Contact: David Graves
703-742-4884 [email protected]
(HERNDON, VA) July 28, 1995 -- A new policy that deals with
disputed Internet domain names until ownership issues are resolved
by the courts was announced today by Network Solutions, Inc., a
subsidiary of Science Applications International Corp. (SAIC).
The new policy recognizes that an Internet domain name may
conflict with an existing trademark or service mark, but that the
trademark or service mark holder may not have the exclusive right
to use that name on the Internet.
NSI serves as the InterNIC domain name registrar under a
cooperative agreement sponsored by the National Science
Domain names are assigned to organizations that want to be
accessible on the Internet. The Internet's growing popularity
hasled to an explosion of requests for domain names, with NSI
currently processing more than 600 per day.
Domain names will continue to be assigned on a first-come, first-
serve basis, with NSI checking to ensure that a requested domain
name has not already been given to another user. Like a telephone
book publisher, NSI presumes that an applicant for a domain name
has the legal right to use that name. Applicants now will be
asked to confirm this on their registration forms.
NSI has found that Internet users occasionally select domain names
which may be identical to the registered trademarks or service
marks of other organizations. While NSI cannot resolve such legal
disputes, the company is concerned that domain names not cause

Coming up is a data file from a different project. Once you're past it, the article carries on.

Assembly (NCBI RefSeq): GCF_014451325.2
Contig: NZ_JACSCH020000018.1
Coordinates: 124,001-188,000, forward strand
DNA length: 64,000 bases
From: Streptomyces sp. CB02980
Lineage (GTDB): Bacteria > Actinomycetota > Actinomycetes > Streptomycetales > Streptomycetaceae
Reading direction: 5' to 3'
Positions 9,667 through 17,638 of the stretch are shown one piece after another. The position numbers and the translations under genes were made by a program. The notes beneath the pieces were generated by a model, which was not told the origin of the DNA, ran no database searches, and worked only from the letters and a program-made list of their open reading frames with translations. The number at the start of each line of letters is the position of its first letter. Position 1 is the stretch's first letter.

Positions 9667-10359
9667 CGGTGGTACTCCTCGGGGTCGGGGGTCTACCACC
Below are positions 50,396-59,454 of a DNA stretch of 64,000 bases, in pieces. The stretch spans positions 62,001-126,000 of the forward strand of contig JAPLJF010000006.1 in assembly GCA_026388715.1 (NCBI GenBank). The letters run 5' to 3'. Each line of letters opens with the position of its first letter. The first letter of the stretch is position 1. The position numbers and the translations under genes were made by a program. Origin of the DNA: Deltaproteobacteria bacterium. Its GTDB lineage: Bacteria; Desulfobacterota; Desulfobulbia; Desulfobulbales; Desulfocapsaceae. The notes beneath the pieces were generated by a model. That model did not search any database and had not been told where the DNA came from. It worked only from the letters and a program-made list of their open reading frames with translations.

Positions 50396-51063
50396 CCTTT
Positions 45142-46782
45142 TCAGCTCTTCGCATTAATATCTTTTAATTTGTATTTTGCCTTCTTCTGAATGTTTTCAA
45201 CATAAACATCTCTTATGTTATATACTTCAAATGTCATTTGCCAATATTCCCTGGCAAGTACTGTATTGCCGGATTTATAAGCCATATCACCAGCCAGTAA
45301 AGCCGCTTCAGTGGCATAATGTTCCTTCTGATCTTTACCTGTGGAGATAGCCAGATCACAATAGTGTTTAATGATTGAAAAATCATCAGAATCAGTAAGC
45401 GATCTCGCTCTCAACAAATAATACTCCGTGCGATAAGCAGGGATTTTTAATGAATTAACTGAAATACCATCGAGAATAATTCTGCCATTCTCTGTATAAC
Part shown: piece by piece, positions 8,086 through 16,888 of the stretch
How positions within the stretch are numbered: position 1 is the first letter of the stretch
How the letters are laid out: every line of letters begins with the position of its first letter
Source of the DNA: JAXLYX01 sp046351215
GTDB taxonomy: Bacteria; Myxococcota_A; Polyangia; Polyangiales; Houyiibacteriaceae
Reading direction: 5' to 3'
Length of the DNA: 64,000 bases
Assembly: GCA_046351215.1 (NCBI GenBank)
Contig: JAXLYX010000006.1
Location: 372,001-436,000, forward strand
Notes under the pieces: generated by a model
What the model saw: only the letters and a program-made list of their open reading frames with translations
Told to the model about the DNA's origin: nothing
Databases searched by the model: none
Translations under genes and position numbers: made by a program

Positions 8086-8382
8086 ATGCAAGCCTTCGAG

confusion or interfere with the legal rights of third parties.
Although ownership of a trademark or service mark does not
automatically include rights to domain name ownership, the new
policy recognizes trademarks as quantifiable evidence relevant to
domain name disputes.
If the holder of a trademark provides evidence to NSI that a
domain name already assigned to an Internet user is identical to
that trademark, NSI will ask the Internet user to submit proof
that the user also has a trademark for that name (for example, the
trademarkk Acme may have been issued to many different entities
for different types of products or services). If the Internet
user cannot provide such proof of trademark, the holder of the
domain name will be allowed a reasonable period of time to
transition to a different domain name. Then the disputed name
will be placed in a hold status and not used by anyone until a
proper court resolves the dispute. This policy is intended to be
neutral as to the respective rights of the registrant and
trademark holder to the disputed domain name.
If the user does provide proof of its trademark, that user can
continue to use the name as long as the user agrees to protect NSI
from the costs of defending lawsuits brought against NSI by the
other trademark holder. Otherwise, the domain name will again go
NSI will also apply these procedures in dealing with foreign
trademark holders who have their trademarks certified by the U.S.
Patent and Trademark Office.
"We want to emphasize that Internet users don't need to have a
trademark to get a domain name", said NSI attorney Grant Clark.
"The problem is that NSI does'nt have the authority orexpertise
to adjudicate trademark disputes. Some have even suggested that
NSI should pre-screen domain names to check for possible
infringement. That would turn us into a mini-trademark office
with costs going through the roof and processing times in months
rather than days."
Clark said NSI will evaluate its policy on an ongoing basis, and
will remain sensitive to the opinions of the hundreds of thousands
of diverse Internet users.
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